I am prototyping my own design as we speak, and thinking of having 100 boards (or 127 boards, because the assembly quote was for 127 - don't ask) assembled in China, at a relatively unknown assembly house, and then shipped to me.

I do not know whether this unknown assembly house would have the technical know-how to burn in an AES key into the FPGAs, in fact right now I have no plans to have a JTAG connector populated. And I do not know whether this unknown-to-you assembly house in the middle of China (literally) would have your "trust".

But, since I'm in NorCal and you seem to be in Los Angeles, maybe I can just drive down to you one weekend, you program in your AES key into all 100 (or 127) boards, and I hand over a check for 2 grand (or 2.5 grand). Or cash, if desired. Maybe we can work something out.

Right now, the current revision of my board has a relatively weak DC-DC converter chip on it (which I actually bought from someone on this forum, but I don't blame him - who could have foreseen bitstreams so fast) and I need to redesign the DC-DC converter to a 12 amp one. While I redesign it, could you be so kind and disclose the PINOUT that you have, i.e. the .ucf file. In other words, I'm redesigning the board ANYWAY, might as well redesign it to conform to your exact pinout...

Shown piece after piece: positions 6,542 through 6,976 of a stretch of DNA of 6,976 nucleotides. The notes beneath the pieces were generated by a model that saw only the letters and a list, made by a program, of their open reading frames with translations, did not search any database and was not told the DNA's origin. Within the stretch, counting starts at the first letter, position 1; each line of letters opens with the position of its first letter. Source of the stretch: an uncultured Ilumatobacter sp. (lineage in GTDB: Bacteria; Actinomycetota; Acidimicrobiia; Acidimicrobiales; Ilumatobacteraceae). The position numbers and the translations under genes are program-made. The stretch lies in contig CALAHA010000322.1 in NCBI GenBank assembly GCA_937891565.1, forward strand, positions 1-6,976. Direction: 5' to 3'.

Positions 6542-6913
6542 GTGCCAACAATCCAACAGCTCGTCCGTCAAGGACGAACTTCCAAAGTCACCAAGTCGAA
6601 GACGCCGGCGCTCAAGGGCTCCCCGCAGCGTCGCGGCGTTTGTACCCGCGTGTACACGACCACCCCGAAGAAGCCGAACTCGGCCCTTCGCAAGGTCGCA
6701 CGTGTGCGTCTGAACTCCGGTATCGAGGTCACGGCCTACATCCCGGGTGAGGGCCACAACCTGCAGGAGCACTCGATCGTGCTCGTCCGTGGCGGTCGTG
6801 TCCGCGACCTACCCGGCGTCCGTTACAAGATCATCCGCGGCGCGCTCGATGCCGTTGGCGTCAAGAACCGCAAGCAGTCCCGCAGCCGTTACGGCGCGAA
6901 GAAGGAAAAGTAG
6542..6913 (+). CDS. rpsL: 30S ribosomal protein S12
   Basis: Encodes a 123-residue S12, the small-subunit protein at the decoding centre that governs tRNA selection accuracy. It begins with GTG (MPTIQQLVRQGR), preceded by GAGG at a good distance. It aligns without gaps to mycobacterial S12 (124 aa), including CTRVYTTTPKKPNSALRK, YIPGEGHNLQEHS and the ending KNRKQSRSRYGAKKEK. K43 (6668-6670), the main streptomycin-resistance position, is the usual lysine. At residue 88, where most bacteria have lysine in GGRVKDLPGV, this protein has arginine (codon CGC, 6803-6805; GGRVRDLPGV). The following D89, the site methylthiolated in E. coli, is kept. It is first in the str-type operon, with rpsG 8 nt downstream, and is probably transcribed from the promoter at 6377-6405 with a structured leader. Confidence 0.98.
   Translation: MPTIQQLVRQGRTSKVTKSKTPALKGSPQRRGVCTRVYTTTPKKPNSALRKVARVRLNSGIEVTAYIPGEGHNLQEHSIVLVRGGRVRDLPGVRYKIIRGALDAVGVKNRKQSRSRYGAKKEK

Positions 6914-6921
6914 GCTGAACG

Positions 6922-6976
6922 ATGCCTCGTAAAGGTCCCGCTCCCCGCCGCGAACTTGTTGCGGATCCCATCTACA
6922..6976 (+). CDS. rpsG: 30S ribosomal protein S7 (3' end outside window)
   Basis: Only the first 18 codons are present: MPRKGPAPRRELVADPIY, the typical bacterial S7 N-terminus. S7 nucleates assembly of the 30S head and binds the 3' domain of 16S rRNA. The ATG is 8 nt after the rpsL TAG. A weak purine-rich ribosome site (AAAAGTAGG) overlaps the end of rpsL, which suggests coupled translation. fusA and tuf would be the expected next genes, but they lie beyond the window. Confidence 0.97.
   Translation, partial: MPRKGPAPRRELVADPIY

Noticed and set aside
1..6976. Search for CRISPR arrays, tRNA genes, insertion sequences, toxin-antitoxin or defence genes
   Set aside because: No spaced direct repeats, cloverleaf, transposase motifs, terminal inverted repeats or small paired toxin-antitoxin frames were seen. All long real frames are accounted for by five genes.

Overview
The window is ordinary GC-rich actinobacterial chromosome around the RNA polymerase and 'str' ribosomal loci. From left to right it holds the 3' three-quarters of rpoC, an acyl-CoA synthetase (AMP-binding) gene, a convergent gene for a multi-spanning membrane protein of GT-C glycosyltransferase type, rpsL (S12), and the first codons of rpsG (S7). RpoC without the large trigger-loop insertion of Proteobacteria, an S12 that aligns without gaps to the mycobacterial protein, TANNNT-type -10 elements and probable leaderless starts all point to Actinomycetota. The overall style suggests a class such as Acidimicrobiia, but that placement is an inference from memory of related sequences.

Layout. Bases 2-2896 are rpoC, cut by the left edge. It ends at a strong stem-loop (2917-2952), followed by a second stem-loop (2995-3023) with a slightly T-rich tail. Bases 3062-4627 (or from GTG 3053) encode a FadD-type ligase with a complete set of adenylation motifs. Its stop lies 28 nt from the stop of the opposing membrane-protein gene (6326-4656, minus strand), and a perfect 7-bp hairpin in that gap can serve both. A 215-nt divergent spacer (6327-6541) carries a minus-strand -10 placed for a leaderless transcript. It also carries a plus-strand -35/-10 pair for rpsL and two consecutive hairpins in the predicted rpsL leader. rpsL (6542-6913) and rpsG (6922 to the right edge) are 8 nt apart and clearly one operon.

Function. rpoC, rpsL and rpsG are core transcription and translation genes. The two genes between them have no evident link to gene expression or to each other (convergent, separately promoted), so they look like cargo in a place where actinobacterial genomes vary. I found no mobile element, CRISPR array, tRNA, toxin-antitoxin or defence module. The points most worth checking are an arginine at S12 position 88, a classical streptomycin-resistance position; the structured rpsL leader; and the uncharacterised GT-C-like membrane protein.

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May 23, 2012, 11:51:14 PM
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Explain your marketing:
BFL couldn't sell enough units at $30k so they came up with one at $15k, and you jump in straight with $90k?

If I have helped: 1CfzHS6ync8vFC4q1GGiMPURWkFHj6qxAo
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May 23, 2012, 11:52:47 PM
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Explain your marketing:
BFL couldn't sell enough units at $30k so they came up with one at $15k, and you jump in straight with $90k?
Looks like it is possible to split into smaller rigs.

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May 23, 2012, 11:54:36 PM
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Explain your marketing:
BFL couldn't sell enough units at $30k so they came up with one at $15k, and you jump in straight with $90k?

As explained on their website, they were expecting even higher hash rates. The ISE tool even led them to believe higher hash rates are achievable, but in practice the error rate was too high and they had to downclock to 240 MHz.